Guest
Posts: n/a
 
      05-24-2007
In message <(E-Mail Removed)>, Jonathan Walker wrote:

> On Thu, 24 May 2007 12:27:48 +1200, Lawrence D'Oliveiro wrote:
>
>>> On MacOS X the script is a Ruby script, and on Windows the script is a
>>> Java script.

>>
>> Are these scripts still dropped if the Java parts are disabled?

>
> If you had actually read the article, your would have learned that the
> actual script in the OpenOffice document is a StarBasic macro script.


Which doesn't answer the question.

 
Reply With Quote
 
peterwn
Guest
Posts: n/a
 
      05-25-2007
Lawrence D'Oliveiro wrote:
> In message <(E-Mail Removed)>, Jonathan Walker wrote:
>
>> http://www.sophos.com/security/analy...badbunnya.html
>>
>> http://www.theregister.co.uk/2007/05/22/badbunny/

>
> Given how Java-heavy OpenOffice is, I think this gives the lie to the claim
> that using a managed language like Java really makes any difference to
> security. Also others have reported that OpenOffice is actually more
> resource-hungry than M*#$%s&ft Office is.


It may be so. OpenOffice is a 'true' application so it has to abide by
proper application protocols with respect to the operating system. This
is the way it ought to be security-wise. MS Office tends to be a
Siamese twin 'offshoot' of Windows, so has performance advantages of
being sort of part of the operating system but at the risk of security
and stability. Moreover it may not be as highly optimised as MS Office.

However in the days of cheap hardware, any alleged performance
deficiencies of Open Office are of little moment - security and
stability should take priority over performance.

In any case to suffer the virus, one would need to both open an infected
file and specifically allow macros to run for that file. Moreover it is
extremely unlikely that the virus can penetrate beyond user space, so
cleaning up is relatively simple.
 
Reply With Quote
 
impossible
Guest
Posts: n/a
 
      05-25-2007
"peterwn" <(E-Mail Removed)> wrote in message
news:4656a0ba$(E-Mail Removed)...
> Lawrence D'Oliveiro wrote:
>> In message <(E-Mail Removed)>, Jonathan Walker wrote:
>>
>>> http://www.sophos.com/security/analy...badbunnya.html
>>>
>>> http://www.theregister.co.uk/2007/05/22/badbunny/

>>
>> Given how Java-heavy OpenOffice is, I think this gives the lie to
>> the claim
>> that using a managed language like Java really makes any difference
>> to
>> security. Also others have reported that OpenOffice is actually
>> more
>> resource-hungry than M*#$%s&ft Office is.

>
> It may be so. OpenOffice is a 'true' application so it has to abide
> by proper application protocols with respect to the operating
> system. This is the way it ought to be security-wise.


And yet security remains a problem for this true pig of an
application.

> MS Office tends to be a Siamese twin 'offshoot' of Windows, so has
> performance advantages of being sort of part of the operating system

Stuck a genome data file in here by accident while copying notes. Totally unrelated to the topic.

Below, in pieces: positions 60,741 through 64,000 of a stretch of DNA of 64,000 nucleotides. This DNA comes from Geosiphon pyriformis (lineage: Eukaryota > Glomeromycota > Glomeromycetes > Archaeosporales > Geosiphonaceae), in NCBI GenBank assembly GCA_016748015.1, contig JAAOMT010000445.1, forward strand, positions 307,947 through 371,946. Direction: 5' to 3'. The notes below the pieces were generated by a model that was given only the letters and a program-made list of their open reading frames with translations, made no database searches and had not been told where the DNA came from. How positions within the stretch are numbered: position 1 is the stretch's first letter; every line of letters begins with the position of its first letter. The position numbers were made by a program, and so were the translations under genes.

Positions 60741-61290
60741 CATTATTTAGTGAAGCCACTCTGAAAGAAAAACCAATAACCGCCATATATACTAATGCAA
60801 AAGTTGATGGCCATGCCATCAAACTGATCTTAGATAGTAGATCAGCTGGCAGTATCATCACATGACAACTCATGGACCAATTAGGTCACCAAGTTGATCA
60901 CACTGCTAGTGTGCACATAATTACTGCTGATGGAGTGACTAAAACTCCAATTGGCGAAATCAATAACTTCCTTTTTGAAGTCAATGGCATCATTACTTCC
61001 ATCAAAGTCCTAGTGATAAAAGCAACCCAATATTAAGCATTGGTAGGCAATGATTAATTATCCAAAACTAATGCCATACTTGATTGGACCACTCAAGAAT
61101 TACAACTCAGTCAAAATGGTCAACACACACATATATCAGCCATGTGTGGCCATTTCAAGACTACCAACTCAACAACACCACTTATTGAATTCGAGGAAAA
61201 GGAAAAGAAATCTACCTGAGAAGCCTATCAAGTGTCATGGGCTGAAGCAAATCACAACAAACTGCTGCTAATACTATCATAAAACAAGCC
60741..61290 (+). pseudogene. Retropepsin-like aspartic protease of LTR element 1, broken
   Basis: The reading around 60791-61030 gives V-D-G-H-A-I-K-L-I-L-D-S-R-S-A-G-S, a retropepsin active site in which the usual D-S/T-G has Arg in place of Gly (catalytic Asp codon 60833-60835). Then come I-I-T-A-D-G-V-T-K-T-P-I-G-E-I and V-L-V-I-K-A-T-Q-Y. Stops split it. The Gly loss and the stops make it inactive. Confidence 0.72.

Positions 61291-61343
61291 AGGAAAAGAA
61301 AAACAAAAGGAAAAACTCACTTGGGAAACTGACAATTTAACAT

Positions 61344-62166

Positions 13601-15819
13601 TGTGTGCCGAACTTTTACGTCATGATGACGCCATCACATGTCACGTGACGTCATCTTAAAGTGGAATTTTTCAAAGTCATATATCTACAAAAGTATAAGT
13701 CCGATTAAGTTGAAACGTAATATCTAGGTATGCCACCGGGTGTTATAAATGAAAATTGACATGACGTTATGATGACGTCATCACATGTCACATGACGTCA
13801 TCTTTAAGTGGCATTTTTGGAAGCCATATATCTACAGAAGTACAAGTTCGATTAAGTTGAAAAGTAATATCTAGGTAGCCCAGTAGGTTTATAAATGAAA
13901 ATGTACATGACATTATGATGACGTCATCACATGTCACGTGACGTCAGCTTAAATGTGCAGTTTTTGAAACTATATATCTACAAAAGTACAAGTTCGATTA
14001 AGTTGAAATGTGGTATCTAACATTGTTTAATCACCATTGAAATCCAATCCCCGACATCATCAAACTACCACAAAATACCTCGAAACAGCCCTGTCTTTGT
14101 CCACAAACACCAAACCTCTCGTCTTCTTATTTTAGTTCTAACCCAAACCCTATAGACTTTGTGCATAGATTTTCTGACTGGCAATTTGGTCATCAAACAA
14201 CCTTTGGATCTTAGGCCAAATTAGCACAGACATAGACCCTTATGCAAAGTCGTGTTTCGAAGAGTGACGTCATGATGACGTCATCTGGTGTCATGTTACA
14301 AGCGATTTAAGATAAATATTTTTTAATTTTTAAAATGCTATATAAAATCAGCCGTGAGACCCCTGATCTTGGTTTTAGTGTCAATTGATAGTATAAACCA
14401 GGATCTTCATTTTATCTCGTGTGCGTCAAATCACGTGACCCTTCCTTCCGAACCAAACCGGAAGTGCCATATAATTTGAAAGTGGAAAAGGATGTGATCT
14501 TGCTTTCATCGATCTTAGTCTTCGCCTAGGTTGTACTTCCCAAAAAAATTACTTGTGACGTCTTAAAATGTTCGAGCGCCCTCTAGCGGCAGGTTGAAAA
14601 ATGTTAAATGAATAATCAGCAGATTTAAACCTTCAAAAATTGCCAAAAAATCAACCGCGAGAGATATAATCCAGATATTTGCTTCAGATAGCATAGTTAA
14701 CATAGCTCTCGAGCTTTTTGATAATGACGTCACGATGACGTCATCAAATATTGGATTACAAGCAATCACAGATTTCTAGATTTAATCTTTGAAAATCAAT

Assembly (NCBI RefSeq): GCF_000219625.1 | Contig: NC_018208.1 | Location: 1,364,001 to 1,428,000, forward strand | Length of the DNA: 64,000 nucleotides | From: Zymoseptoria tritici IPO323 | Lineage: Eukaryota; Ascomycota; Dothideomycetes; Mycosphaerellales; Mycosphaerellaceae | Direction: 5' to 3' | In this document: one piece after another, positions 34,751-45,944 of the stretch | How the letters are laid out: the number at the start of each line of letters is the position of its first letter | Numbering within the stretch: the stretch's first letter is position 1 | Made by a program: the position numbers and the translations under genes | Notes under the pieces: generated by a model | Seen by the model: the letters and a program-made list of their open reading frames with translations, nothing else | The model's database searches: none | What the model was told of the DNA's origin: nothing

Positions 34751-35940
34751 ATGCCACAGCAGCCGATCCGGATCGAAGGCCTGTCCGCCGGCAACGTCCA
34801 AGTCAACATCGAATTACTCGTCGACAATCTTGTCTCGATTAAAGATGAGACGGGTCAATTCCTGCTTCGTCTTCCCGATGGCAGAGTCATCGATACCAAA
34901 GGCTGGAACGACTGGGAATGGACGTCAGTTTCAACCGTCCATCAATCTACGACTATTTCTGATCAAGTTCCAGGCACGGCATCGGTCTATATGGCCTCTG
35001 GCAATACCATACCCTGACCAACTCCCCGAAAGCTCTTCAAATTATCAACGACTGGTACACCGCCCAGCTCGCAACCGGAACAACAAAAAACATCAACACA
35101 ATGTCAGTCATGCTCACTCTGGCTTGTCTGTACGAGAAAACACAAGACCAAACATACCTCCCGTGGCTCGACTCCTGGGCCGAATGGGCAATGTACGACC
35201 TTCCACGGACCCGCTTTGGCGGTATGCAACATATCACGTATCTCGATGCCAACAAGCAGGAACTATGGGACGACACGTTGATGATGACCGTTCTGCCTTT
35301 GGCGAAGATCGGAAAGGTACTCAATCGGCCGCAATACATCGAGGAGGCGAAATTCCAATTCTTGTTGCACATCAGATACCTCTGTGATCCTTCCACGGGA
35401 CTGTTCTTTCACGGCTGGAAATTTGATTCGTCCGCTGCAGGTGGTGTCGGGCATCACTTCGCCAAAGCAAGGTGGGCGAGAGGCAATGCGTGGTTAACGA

> but at the risk of security and stability.


MS Office is not "part of the operating system" but is instead
optimized performance-wise to work **with** the operating system
(Windows, and to a lesser extent OS/X). WorkPerfect Office does much
the same. Why can't OO developers match that level of performance?

> Moreover it may not be as highly optimised as MS Office.
>
> However in the days of cheap hardware, any alleged performance
> deficiencies of Open Office are of little moment - security and
> stability should take priority over performance.
>


Only if the security and stability features of OO were demonstrably
better could you make this argument stick. But then, oops -- "Malware
targets Open Office users" -- so your sales pitch is what exactly?

> In any case to suffer the virus, one would need to both open an
> infected file and specifically allow macros to run for that file.


Same as in MS Office.

> Moreover it is extremely unlikely that the virus can penetrate
> beyond user space, so cleaning up is relatively simple.


Well, heck, why worry at all then?


 
Reply With Quote
 
 
 
Reply

Thread Tools

Posting Rules
You may not post new threads
You may not post replies
You may not post attachments
You may not edit your posts

BB code is On
Smilies are On
[IMG] code is On
HTML code is Off
Trackbacks are On
Pingbacks are On
Refbacks are Off


Similar Threads
Thread Thread Starter Forum Replies Last Post
MDL - A Site For Monitoring Domains Hosting Or Directing Users To Malware John C Computer Security 2 09-08-2007 01:24 PM
Microsoft email application flaw targets Vista users Au79 Computer Support 19 04-04-2007 11:53 AM
Malware targets holes Microsoft already plugged Au79 Computer Support 24 07-27-2006 01:19 AM
Trojan targets Word users in the West Au79 Computer Support 0 05-26-2006 01:10 AM
Latest Westpac scam targets NZ users Craig Shore NZ Computing 11 07-06-2004 09:32 PM



Advertisments